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Acer Bases Million Dollar R&D Facility in China

Acer, Taiwan's leading personal computer maker, said today that it plans to invest US$4 million to construct a global R&D facility in western China. The center will focus on increasing Acer’s production of smartphones and tablet computers and will work in cooperation with China Mobile as well as the city of Chongqing. Within the funding, Acer says it has budgeted for market research to specifically discover more information regarding Chinese consumer habits. The announcement is a bit unexpected for the manufacturer after recent bad news that has included the repeated lowering of its shipments forecasts and the elimination of 300 jobs in Europe, the Middle East, and Africa. ( Times)

Researchers Examine Accumulated Waste Data

Johns Hopkins University computer scientists contend computer data waste should be handled just as physical waste is. Cornell researchers found in 1999 that as much as 80 percent of a Windows NT system’s files written to the hard drive were deleted within five seconds. The Johns Hopkins research looked at three different systems – laptop, desktop, and server system -- and discovered the same was true. This type of waste not only slows down computers but also accelerates the burnout of flash drives and degrades storage performance. They propose that users adopt a strategy they devised for the reuse, reduction, and recycling of data to achieve zero waste. Data waste could be reduced, for example, by deduplication, which would allow unused data to be used for compression or for tasks such as machine translation. The paper is published online at arXiv. (“The Life and Death of Unwanted Bits: Towards Proactive Waste Data Management in Digital Ecosystems,” Ragib Hasan, Randal Burns, arXiv)

MIT Researchers Puzzle Through Optimization Problems

Finding the minimum value of a mathematical function is useful across many disciplines, including engineering, but it’s very difficult to find when complex functions are involved. Knowing whether the function is convex can also be useful. One of the seven outstanding optimization problems deemed one of the most important in the field some 20 years ago was whether the convexity of an arbitrary polynomial function could be efficiently determined. MIT researchers announced in May that they discovered that the problem is NP-hard. Another team from MIT found they can use another approach to address the problem and developed an algorithm for determining whether an arbitrary function is convex by using a sum of squares approach. Both findings were presented at the Society for Industrial and Applied Mathematics (SIAM) Conference on Optimization. ( News)(“NP-hardness of Deciding Convexity of Quartic Polynomials and Related Problems,” Amir Ali Ahmadi, et al.)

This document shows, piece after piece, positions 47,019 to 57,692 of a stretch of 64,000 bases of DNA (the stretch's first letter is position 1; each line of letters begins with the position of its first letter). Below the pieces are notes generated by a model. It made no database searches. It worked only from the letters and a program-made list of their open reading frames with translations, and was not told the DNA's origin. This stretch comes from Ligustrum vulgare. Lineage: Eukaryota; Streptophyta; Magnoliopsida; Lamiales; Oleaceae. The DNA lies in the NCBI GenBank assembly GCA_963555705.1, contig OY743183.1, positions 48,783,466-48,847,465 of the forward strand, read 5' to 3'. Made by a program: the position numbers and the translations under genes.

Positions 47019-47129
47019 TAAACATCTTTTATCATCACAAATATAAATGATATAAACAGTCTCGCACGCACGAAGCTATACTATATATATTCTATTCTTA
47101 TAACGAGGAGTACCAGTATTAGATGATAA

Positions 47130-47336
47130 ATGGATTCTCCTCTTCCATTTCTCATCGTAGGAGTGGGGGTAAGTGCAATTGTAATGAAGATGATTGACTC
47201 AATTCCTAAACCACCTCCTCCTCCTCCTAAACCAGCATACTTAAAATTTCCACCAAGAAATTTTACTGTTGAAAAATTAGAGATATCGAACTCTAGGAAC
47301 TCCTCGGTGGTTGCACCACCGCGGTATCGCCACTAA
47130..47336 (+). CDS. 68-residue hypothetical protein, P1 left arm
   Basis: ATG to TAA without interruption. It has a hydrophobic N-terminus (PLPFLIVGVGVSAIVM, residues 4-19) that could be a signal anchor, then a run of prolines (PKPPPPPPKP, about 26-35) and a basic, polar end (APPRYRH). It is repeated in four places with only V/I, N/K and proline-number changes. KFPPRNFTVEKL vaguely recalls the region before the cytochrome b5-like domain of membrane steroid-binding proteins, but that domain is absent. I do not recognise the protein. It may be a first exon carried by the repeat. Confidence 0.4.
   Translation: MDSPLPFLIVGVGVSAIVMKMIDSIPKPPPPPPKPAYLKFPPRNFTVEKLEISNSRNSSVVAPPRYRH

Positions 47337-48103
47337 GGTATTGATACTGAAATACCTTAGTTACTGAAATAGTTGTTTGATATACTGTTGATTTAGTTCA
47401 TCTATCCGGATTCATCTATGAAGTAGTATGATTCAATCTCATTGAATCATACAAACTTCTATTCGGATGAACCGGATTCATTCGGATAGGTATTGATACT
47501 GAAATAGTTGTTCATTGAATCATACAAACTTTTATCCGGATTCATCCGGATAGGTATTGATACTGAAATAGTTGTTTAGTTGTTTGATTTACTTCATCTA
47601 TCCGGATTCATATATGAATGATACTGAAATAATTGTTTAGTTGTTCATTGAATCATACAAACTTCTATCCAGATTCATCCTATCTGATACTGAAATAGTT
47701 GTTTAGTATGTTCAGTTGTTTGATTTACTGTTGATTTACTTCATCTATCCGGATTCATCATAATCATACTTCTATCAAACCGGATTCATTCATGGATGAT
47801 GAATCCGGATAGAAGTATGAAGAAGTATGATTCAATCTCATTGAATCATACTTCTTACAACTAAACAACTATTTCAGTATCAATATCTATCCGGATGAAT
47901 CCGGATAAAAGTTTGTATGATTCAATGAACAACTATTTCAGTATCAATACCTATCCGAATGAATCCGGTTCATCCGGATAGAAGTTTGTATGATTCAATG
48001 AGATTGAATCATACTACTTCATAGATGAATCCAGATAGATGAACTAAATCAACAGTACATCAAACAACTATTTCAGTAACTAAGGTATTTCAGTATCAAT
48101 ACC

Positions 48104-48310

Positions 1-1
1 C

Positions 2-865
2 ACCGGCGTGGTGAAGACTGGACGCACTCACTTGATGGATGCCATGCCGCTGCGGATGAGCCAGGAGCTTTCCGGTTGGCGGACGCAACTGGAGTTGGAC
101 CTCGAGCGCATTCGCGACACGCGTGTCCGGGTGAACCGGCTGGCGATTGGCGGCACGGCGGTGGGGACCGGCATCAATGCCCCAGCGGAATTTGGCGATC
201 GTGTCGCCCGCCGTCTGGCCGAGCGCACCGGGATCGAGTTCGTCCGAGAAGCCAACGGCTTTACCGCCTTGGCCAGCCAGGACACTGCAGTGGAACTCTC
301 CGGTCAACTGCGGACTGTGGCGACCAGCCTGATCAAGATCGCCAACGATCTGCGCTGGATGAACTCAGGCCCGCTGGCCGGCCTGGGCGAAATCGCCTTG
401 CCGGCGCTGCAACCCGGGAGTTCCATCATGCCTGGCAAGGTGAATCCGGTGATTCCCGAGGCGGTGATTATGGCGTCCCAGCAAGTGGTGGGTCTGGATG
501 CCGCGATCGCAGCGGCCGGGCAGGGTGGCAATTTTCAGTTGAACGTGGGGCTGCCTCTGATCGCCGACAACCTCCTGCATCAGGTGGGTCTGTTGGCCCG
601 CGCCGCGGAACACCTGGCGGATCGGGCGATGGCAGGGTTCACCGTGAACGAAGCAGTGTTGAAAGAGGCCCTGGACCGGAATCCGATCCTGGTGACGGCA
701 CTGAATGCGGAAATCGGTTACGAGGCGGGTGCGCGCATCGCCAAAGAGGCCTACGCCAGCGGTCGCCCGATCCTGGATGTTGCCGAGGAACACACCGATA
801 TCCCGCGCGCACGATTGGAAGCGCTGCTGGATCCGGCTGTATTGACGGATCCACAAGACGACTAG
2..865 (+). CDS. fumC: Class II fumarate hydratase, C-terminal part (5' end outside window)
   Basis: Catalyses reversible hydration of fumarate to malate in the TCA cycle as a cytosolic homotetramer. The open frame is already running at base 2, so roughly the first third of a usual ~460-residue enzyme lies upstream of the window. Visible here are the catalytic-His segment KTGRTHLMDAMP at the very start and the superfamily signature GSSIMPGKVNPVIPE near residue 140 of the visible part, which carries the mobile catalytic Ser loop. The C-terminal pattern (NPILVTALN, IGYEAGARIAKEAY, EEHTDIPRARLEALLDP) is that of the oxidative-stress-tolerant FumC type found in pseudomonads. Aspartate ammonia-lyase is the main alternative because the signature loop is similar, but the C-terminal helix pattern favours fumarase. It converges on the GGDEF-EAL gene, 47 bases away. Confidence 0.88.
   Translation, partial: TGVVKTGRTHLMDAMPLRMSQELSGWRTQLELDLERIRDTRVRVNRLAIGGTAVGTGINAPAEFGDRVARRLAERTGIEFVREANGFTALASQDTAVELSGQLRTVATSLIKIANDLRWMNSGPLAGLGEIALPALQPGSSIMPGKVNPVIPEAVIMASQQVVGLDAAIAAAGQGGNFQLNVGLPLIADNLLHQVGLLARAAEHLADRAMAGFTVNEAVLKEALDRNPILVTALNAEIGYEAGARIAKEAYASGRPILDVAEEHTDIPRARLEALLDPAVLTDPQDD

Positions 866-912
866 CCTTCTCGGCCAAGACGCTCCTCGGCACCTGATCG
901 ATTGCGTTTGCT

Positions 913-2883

Studies: Human Memory Adapts to Availability of Information Online

In a series of four different studies, a team of American researchers has determined that when asked difficult question, people are more likely to know where to find the information rather than actually know the answer to the question. Their research showed “when faced with difficult questions, people are primed to think about computers and that when people expect to have future access to information, they have lower rates of recall of the information itself and enhanced recall instead for where to access it. The Internet has become a primary form of external or transactive memory, where information is stored collectively outside ourselves.” The study doesn’t show that those parts of the brain related to memory have atrophied as a result, but shows humans are using technology rather than a network of friends and family to track information. The researchers are interested in determining whether no longer having to remember specifics can better enable people to answer conceptual questions. (PC Magazine)(PC World)(Wired)(Science “Google Effects on Memory: Cognitive Consequences of Having Information at Our Fingertips,” Sparrow et al.)

Queen Celebrates Visit to Bletchley Park with Teen Crypto Challenge

Queen Elizabeth II made her first-ever visit to Bletchley Park, the home of British World War II code-breaking efforts over the weekend to honor the code-breakers’ contributions to the war. To commemorate the event, the Queen has issued The Agent X Code Book Challenge, a series of six ciphers and a seventh question that contestants should be prepared to answer. The participants are provided a simplified version of the British Government Code & Cypher School codebook that would have been used in WWII. The challenge is designed to pique British teens’ interest in cryptography. (SlashDot)(United Press International)(Bletchley Park)(The Official Site of The British Monarchy)

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